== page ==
I Heart Buenos Aires
At first, I was a little scared of Buenos Aires. I mean it’s a city of 13 million people! I worried that we would get lost, that we would get mugged, that we would be overwhelmed. I needn’t have worried – we spent 10 days and could have stayed longer we loved it so much.
We started our stay with a couple of walking tours by BAFreeTour. The excellent, and funny Sol and Maca showed us the best of the city and gave out advice and recommendations easily. I highly recommend them – they helped us realize that the city doesn’t have to be overwhelming and can be conquered.
Our apartment was located in Palermo, a fabulous neighborhood filled with cafes, shops, restaurants and apartment blocks – a city of 13 million lives a stacked life! We loved it, wandering around for hours, finding something new every time we went out. We were able to walk everywhere we wanted to visit but, once we mastered the subway we took advantage of it also – piece of cake.
Coffee culture is huge in Buenos Aires, and I upped both my coffee intake and my ‘cred’ when I discovered the cortado – a mix of espresso and just a hint of milk, definitely stronger than any coffee I’d been able to consume at home (I’m a Starbucks latte kind of girl…no longer). Here, coffee is not consumed in take out cups while hurriedly running off to attend to something else. No, here one goes to a cafe and leisurely sips while chatting or just watching the world go by. Linger for a while…no-one minds. Fabulous!
My beef and wine intake also increased substantially. I think I’ve eaten more beef in Argentina than we normally eat in a whole year. Seriously!! And it is as good as advertised. Our big ‘steak dinner out’ was had at La Cabrera, a restaurant I had read was a touristy but worth it. It was totally worth it. I have never seen a steak so big, and accompanied by 13 small side dishes! We were absolutely stuffed…but happy. And wine…I think we’ve drank a bottle of wine every single day…it really is like water at this point!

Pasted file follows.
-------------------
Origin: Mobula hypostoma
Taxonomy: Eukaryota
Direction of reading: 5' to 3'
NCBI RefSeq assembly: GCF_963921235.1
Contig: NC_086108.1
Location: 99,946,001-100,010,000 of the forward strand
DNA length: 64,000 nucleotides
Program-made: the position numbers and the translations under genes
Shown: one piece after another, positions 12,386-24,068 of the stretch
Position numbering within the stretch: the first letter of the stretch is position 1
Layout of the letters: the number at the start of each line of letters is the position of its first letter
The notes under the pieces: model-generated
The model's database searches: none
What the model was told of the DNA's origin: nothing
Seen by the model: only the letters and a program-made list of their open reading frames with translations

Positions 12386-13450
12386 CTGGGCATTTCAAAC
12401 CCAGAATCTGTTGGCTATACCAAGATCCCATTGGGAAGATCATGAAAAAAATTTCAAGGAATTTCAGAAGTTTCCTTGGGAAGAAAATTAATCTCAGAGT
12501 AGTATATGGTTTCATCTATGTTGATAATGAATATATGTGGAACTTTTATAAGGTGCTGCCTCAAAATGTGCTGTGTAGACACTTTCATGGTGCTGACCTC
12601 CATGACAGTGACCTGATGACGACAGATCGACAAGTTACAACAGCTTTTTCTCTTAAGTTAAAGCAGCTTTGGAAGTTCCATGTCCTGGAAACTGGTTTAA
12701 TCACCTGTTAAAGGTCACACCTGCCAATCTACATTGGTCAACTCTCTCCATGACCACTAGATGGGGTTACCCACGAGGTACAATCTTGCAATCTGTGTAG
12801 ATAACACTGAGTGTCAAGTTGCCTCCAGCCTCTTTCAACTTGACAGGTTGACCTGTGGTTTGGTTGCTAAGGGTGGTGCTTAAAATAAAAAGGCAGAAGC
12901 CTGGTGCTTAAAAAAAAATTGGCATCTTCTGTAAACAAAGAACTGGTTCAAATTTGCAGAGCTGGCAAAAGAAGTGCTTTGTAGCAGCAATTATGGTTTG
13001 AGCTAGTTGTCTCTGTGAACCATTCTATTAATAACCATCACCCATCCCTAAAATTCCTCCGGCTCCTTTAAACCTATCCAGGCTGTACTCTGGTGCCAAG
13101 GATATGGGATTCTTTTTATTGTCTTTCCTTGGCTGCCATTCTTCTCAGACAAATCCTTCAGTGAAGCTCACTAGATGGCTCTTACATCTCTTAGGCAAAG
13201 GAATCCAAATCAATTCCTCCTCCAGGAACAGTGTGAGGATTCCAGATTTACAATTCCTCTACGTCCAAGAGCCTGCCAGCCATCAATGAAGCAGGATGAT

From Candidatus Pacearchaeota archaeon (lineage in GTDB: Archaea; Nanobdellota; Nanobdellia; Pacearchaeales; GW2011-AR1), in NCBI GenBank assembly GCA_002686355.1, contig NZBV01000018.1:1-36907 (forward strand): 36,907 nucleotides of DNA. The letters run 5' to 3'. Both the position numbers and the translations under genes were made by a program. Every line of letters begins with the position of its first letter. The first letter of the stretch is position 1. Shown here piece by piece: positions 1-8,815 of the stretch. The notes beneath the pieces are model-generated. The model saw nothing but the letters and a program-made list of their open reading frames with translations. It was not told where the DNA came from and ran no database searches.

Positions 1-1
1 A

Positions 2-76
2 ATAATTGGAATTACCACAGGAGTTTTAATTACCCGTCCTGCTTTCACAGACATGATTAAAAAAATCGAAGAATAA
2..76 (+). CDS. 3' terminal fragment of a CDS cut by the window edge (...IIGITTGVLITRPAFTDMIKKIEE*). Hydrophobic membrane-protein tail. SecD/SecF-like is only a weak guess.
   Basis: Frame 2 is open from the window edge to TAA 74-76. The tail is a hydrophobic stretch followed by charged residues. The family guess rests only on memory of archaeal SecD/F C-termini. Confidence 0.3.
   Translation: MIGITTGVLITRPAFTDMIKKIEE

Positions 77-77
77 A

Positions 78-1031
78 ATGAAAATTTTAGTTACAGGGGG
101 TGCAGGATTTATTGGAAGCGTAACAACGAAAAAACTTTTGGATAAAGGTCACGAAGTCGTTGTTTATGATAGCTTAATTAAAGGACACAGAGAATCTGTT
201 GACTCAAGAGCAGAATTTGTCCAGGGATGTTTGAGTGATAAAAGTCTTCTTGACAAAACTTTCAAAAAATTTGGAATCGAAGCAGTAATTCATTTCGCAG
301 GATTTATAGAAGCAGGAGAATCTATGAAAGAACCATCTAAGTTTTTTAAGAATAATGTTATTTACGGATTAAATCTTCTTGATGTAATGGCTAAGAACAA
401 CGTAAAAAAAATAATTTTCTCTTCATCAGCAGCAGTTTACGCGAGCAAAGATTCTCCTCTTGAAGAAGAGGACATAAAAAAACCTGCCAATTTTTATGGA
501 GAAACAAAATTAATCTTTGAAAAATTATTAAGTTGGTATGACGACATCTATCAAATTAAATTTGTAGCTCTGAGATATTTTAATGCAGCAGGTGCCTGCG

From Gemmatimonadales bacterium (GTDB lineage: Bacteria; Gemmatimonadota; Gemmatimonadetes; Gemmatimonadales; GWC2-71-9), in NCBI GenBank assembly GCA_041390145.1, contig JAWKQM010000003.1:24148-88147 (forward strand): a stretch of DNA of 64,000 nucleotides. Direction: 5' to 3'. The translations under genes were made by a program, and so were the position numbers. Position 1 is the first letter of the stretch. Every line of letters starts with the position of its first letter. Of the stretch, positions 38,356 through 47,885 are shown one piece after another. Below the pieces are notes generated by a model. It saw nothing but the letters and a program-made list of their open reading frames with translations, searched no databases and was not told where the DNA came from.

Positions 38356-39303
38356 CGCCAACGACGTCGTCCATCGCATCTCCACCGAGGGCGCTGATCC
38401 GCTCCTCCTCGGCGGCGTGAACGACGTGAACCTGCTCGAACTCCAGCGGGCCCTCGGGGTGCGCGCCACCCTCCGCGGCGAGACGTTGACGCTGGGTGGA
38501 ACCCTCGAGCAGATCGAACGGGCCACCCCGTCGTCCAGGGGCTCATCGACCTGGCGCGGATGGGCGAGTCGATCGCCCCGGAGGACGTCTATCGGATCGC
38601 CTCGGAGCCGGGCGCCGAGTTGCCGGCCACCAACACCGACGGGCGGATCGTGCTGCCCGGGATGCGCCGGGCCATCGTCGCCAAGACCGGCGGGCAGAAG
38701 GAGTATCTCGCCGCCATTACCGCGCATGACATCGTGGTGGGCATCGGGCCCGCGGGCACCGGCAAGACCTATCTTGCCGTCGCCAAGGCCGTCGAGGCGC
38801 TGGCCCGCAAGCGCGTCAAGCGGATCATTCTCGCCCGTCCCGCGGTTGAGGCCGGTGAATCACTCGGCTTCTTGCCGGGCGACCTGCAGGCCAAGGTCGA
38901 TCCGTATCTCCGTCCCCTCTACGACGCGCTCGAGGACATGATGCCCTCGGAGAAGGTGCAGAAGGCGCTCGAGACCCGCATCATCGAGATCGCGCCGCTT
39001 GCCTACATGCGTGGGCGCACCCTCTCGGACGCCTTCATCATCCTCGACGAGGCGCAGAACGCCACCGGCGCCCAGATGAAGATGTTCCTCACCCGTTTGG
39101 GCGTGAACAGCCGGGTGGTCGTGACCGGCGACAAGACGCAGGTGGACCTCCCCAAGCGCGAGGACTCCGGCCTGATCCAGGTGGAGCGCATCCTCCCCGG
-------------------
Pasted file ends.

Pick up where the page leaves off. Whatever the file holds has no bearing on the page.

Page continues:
We took in the city at our leisure, enjoying art galleries, regular neighborhoods, fancy neighborhoods, markets and, of course, the famous Recoleta cemetery. It really is stunning! The tombs were built to honor the people within them but also must have been built with a keep-up-with-the-Jones kind of mentality as every one is grander than the next. There are sculptures, and spires, and chapels, and monuments everywhere. Quite the sight to see.
Tango. How could one go to Buenos Aires, the birthplace of tango, and not see a tango show? It is possible to see tango in the streets, although the weather and time of year did not bode too well for us and we only saw one or two couples shilling it for tips. Tango shows can cost a fortune and we were not nearly ready to go to a milonga where one can dance tango…there are strict ‘rules’ around dancing and ad-libbing is not encouraged!
Fortunately I like cheese. You know, campy…put-on…over-the-top…Vegas-like. In fact, one of my favorite shows ever was the Follies Bergere show at the Flamingo Hotel in Las Vegas. Pure camp…feathered headdress, topless, mirrored ceiling kind of entertainment. But, back to the tango…we found that the cheapest show in town was at Cafe Tortoni, which also happens to be the oldest cafe in Buenos Aires. It was perfect. Live tango music by an aging band, a Sinatra-like singer, and a stunning couple dancing tango on the smallest, red velvet curtained stage around. I loved it!!
We left Buenos Aires wanting more…more time. This was a place we could settle into, enjoy, explore. Not scary at all.